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created 27/12/15

The Ships of Gabriele D'Annuzio - Il Vittoriale degli Italiani at the Lago di Garda

Gabriele D'Annuzio (1863 - 1938) was a writer, poet, journalist, playwright. During the First World War, perception of D'Annunzio in Italy was transformed from a literary figure into a national war hero. He was associated with the elite Arditi storm troops of the Italian Army and took part in actions such as the naval assault on B¨ccari (Bakar in Croatia) and a propaganda flight over Vienna. As part of an Italian nationalist reaction against the Paris Peace Conference in 1919, he set up the short-lived Italian Regency of Carnaro in Fiume (modern Rijeka/Croatia) with himself as Duce. After the war he was given by the Italian state a villa overlooking Lake Garda that had been confiscated during the war from a German antiquarian and archaeologist, who was expulsed. This villa, which D'Annuzio inhabited until his death, he stylised into a memorial to himself and Italian nationalism. D'Annuzio is buried in a mausoleum on the site.
Two ships that were involved in his war and post-war actions were given to him as presents by the Italian government. One was motor-torpedoboat MAS 96 that saw action at B¨ccari and the other the cruiser LA PUGLIA that saw action at Fiume.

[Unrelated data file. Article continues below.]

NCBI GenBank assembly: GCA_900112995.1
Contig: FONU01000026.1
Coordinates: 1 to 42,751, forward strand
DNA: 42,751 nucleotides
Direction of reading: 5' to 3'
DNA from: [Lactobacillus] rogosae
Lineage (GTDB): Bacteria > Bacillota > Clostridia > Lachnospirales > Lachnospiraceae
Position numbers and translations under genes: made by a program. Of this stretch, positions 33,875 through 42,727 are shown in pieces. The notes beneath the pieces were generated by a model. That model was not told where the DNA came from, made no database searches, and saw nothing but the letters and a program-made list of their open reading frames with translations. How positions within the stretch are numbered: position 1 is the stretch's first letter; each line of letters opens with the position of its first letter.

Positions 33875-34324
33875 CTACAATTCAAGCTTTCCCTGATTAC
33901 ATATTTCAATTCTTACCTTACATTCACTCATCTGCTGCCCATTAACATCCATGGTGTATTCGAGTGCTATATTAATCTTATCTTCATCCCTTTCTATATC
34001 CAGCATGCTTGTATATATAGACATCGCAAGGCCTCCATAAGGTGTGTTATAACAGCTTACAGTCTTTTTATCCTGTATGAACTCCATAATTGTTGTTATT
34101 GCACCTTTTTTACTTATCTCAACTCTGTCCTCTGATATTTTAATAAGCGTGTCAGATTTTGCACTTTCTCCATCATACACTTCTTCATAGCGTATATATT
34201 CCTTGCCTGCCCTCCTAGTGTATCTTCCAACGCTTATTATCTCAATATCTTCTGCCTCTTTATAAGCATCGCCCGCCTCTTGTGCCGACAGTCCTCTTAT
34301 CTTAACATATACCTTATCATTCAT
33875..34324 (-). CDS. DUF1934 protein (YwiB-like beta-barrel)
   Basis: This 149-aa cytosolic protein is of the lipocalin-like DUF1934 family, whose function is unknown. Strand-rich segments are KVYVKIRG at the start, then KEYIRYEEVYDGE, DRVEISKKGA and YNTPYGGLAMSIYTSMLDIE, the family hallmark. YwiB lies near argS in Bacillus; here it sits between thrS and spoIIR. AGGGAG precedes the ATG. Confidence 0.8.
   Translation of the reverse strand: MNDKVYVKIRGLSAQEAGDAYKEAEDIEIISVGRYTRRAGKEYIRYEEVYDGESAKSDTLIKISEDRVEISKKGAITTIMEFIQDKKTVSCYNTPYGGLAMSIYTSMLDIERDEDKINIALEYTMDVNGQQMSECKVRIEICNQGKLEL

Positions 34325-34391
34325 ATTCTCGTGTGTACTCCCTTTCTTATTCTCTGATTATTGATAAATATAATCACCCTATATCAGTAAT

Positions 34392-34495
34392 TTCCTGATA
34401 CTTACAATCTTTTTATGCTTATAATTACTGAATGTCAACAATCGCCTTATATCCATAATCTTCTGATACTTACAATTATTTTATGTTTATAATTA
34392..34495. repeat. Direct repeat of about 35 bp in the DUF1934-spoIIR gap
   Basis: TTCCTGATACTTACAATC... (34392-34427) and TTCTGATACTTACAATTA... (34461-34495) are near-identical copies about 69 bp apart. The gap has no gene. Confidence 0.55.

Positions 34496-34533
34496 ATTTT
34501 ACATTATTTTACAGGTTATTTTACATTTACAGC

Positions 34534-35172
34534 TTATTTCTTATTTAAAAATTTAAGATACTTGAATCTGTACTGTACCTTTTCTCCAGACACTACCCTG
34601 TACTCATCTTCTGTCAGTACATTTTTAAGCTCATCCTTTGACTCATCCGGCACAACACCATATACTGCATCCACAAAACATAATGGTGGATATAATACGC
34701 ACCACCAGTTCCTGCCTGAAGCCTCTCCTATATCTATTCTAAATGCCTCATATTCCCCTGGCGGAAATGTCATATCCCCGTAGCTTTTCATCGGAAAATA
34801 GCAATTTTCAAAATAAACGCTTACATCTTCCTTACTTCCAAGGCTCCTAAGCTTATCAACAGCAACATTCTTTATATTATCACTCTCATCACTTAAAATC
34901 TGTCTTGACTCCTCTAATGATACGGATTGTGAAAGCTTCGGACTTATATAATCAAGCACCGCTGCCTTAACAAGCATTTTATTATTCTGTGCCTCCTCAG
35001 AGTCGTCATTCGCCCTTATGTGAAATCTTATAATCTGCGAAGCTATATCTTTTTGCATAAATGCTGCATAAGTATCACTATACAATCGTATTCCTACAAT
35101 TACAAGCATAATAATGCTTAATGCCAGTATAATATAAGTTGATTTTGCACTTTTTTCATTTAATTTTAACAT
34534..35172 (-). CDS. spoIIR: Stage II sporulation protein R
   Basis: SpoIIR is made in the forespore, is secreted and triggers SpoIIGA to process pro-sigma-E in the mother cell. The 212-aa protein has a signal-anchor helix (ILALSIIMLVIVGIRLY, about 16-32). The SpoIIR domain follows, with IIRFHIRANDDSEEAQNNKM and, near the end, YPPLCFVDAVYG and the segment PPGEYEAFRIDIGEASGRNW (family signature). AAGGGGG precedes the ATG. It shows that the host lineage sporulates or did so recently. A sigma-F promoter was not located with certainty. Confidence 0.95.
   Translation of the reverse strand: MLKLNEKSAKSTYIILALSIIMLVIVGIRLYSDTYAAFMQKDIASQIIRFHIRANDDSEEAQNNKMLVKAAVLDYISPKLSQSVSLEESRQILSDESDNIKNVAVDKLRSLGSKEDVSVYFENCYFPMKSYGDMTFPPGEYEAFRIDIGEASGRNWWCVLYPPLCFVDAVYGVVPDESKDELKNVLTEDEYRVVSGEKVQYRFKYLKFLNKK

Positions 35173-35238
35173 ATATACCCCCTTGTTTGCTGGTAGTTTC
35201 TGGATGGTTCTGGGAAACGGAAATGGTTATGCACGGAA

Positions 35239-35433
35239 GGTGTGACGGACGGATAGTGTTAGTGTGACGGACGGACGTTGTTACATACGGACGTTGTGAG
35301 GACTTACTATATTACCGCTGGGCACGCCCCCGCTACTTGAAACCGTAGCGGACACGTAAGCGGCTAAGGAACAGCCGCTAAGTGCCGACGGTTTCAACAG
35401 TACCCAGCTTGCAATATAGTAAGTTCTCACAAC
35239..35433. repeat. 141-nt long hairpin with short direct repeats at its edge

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Motor-torpedoboat (Motoscafo Anti Sommergibile) MAS 96

MAS 96 was used (together with MAS 94 and 95) during the so-called Beffa di Buccari on 10/11 February 1918 which resulted not in any material damage to the austro-hungarian navy, but had  significant psychological effects and influenced the final months of the war. MAS 96 was presented to D'Annunzio in 1921 and used by him on Lake Garda. It came to rest in a purpose-built museum building in 1942. MAS 96 was armed with two torpedos, a QF-gun, and a machine-gun.




Protected cruiser LA PUGLIA

She was launched in 1898 and first commissioned in 1901. In 1920 she was sent to the Dalmatian coast to support Italian interests during the re-arrangement of national territories following the fall of the Austro-Hungarian Empire. On 11 July 1920 unrest broke out between the Croatian and Italian population in Split/Spalato and the crew of LA PUGLIA intervened, when their commander and a crew member were killed. The ship was sold for scrap in 1923 and Mussolini offered key parts of it to D'Annunzio. The bow section and part of the fittings were transported to the Garda Lake by rail and errected on the grounds of his villa. The hull, however, was rebuilt to resemble the outside appearance.




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